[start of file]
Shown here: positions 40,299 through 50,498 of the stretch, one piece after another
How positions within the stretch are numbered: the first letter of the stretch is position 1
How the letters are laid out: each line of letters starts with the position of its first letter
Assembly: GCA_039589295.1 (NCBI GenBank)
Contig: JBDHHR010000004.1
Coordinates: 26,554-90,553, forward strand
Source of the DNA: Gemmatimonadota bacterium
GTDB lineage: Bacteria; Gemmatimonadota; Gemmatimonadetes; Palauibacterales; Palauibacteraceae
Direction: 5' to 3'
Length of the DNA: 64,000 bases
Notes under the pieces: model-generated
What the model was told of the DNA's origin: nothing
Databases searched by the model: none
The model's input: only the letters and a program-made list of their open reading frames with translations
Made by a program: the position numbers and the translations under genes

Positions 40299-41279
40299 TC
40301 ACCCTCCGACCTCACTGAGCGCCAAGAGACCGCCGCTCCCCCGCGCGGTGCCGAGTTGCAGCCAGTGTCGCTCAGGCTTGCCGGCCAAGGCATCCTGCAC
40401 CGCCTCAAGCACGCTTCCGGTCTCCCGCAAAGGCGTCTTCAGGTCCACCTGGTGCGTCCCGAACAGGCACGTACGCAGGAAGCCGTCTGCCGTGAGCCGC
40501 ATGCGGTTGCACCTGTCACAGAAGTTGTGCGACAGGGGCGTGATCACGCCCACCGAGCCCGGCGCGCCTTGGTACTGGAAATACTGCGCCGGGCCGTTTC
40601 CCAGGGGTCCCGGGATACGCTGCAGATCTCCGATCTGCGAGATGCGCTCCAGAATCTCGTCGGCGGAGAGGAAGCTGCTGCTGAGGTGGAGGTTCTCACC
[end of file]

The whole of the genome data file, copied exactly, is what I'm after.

Shown here: positions 40,299 through 50,498 of the stretch, one piece after another
How positions within the stretch are numbered: the first letter of the stretch is position 1
How the letters are laid out: each line of letters starts with the position of its first letter
Assembly: GCA_039589295.1 (NCBI GenBank)
Contig: JBDHHR010000004.1
Coordinates: 26,554-90,553, forward strand
Source of the DNA: Gemmatimonadota bacterium
GTDB lineage: Bacteria; Gemmatimonadota; Gemmatimonadetes; Palauibacterales; Palauibacteraceae
Direction: 5' to 3'
Length of the DNA: 64,000 bases
Notes under the pieces: model-generated
What the model was told of the DNA's origin: nothing
Databases searched by the model: none
The model's input: only the letters and a program-made list of their open reading frames with translations
Made by a program: the position numbers and the translations under genes

Positions 40299-41279
40299 TC
40301 ACCCTCCGACCTCACTGAGCGCCAAGAGACCGCCGCTCCCCCGCGCGGTGCCGAGTTGCAGCCAGTGTCGCTCAGGCTTGCCGGCCAAGGCATCCTGCAC
40401 CGCCTCAAGCACGCTTCCGGTCTCCCGCAAAGGCGTCTTCAGGTCCACCTGGTGCGTCCCGAACAGGCACGTACGCAGGAAGCCGTCTGCCGTGAGCCGC
40501 ATGCGGTTGCACCTGTCACAGAAGTTGTGCGACAGGGGCGTGATCACGCCCACCGAGCCCGGCGCGCCTTGGTACTGGAAATACTGCGCCGGGCCGTTTC
40601 CCAGGGGTCCCGGGATACGCTGCAGATCTCCGATCTGCGAGATGCGCTCCAGAATCTCGTCGGCGGAGAGGAAGCTGCTGCTGAGGTGGAGGTTCTCACC